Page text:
Documentary eyes Nokia grappling with ethics at its Chinese factories
Workers on the production line at a factory in China that supplies parts to the Nokia Corporation, as seen in Thomas Balmes’ “A Decent Factory,” now at Film Forum.
Is it possible to take advantage of cheaper Third-World labor without taking advantage of the laborers themselves?
This predicament is the crux of the new documentary "A Decent Factory," which follows the process of Nokia’s ethics committee looking into conditions at the factories that supply the world’s largest cell phone manufacturer with parts. Nokia employs thousands of young Chinese women in a variety of factories, and this film documents company meetings in Finland and a visit to one of these factories.
Despite China’s sketchy human rights record, the world’s most populous nation has been able to attract massive amounts of capital with cheap labor. Beijing has won the bid for the 2008 Olympics, turning much of the city into one big construction site, luring even more workers to the exploding capital. China generally has experienced rapid urbanization, leaving the countryside devoid of young, strong workers, who instead flock to cities in the hopes of a brighter future.
When we think about China’s human rights abuses, the crack down on Fulan Gong and students in Tiananmen Square and the annexation of Tibet are usually the first things to come to mind. But on an everyday level, the average Chinese worker also suffers a variety of abuses, on the job in China and even when they are successful in their effort to leave the country, sometimes ending up as virtual slaves overseas.
"A Decent Factory" brings two very different cultures together, as the ethics committee members, largely Finnish and British, make their way to the Asian workplace, where the vast majority of workers are young women, often only 16. While the factory looks fairly clean, we soon learn of various abuses. Toxins are kept next to the drinking water the women use for tea; a manager has it moved to the kitchen after the cameras start rolling. Many factories, like the one we are shown, have dormitories for the women, who live eight to a room. Managers are four to a room. Everyone seems to endure appalling showers that are virtually outdoors.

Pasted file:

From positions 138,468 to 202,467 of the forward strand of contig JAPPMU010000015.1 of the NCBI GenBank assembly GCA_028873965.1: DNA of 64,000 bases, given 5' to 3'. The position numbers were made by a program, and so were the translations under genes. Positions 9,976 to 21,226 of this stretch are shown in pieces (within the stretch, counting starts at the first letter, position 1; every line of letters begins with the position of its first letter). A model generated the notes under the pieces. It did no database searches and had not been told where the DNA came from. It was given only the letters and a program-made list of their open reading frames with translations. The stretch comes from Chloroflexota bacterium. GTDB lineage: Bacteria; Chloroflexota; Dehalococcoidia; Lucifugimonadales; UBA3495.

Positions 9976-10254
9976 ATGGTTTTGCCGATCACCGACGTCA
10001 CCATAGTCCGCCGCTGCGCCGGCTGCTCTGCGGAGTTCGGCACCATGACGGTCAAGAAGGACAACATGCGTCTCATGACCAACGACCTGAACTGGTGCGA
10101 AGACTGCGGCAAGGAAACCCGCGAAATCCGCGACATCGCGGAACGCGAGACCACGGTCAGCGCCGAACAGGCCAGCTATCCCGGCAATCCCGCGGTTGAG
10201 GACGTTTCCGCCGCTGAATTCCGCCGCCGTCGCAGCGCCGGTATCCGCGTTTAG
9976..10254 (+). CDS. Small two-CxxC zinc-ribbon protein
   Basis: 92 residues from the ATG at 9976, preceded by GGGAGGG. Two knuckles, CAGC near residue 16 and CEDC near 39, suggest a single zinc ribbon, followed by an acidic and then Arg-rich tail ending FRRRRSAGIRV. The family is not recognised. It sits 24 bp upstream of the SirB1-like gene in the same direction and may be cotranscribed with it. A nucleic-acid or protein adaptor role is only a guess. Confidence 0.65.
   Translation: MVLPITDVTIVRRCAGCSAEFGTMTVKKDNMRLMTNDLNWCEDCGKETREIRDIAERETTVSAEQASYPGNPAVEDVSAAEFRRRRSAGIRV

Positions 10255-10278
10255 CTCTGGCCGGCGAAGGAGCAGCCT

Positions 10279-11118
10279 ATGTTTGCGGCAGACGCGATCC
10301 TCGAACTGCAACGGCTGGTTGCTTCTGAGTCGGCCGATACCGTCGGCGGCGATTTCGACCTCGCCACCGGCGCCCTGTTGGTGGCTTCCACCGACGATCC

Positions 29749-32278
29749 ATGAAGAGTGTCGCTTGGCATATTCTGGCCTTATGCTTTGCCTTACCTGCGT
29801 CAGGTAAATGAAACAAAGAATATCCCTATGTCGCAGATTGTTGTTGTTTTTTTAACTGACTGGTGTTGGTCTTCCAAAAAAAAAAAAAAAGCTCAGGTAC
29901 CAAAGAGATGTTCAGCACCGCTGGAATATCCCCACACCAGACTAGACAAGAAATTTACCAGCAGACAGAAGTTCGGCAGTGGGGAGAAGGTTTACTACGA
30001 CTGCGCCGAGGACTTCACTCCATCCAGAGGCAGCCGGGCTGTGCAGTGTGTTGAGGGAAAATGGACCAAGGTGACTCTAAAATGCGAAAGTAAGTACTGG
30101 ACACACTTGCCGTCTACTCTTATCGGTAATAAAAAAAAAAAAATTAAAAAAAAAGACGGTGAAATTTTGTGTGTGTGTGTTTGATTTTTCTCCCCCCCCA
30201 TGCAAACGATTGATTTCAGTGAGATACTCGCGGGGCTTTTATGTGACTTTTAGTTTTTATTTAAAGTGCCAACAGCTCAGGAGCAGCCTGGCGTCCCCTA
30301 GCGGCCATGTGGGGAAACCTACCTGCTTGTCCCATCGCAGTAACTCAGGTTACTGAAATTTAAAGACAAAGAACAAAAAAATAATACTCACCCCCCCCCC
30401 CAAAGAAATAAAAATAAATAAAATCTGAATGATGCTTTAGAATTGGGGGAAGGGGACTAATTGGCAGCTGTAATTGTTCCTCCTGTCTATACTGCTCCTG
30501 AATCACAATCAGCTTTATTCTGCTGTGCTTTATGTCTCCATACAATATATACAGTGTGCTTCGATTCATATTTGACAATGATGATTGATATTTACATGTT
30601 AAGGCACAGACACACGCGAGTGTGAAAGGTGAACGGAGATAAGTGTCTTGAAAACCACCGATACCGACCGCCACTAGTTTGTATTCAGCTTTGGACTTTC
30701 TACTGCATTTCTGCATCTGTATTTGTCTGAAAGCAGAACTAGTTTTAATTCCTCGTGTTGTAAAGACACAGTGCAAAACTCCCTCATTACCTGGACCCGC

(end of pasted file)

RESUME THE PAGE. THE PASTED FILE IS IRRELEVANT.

Everything is geared toward productivity. A manager tells us that boys are not allowed to go up to the girls’ rooms, and that any girl who gets pregnant is sent back home. A British factory manager explains that he at times agrees to obtain contraceptives so girls could avoid this fate. The young girls have left home seeking a better life, but in the factory setting they are treated as virtual chattel. After one set of interviews, the ethics committee has to argue with a manager that the workers they met should be given extra time for lunch—they were expected to eat while being interviewed and now "the food’s all gone."
There is still plenty of work in the Chinese countryside, but much of it is not paid work, but instead simply required of young people who choose to stay on with their families.
Films made in China and those made elsewhere about the emerging economic giant have charted the effects of increased capital investment there and the resulting alienation migrants experience in the big cities. In "Ermo," a rural woman turns getting a bigger TV into her reason for living. In "Lan Yu" and "Suxhou River," and currently, in "The World," feature films have captured the challenges new urban dwellers face. Documentaries have shown the bare-bones existence most urban migrants have. Yet, in important ways, the situation must be viewed as relative—on some level, the workers are happy to be on their own, free of family constraints and making more money than they could back home. But by Western standards, being kept in barbed-wire encircled compounds and forced to sleep eight to a room and to ask permission for contraception is appalling.
It’s a good bet that Nokia would not be investigating factory conditions if it didn’t feel some need to satisfy the growing demands of the ethically-minded investment groups who have become players in the institutional financial markets.
"A Decent Factory" is a nice companion piece to "Mardi Gras," which screened at the Human Rights Watch Film Festival recently, and chronicled the conditions of Chinese workers who manufacture the beads ubiquitous in the New Orleans Fat Tuesday celebrations. "Factory" chronicles the enormous work condition disparities between East and West, but by focusing its narrative through a series of corporate meetings, the human dimensions of these issues become muted. "Mardi Gras" skillfully contrasted the lives of the workers with the frivolity of the end users in New Orleans, "A Decent Factory" is edited with considerably less imagination.
Documentaries are certainly capable of being entertaining as well as informative. Director Thomas Balmes might pay closer attention to this potential in his next outing.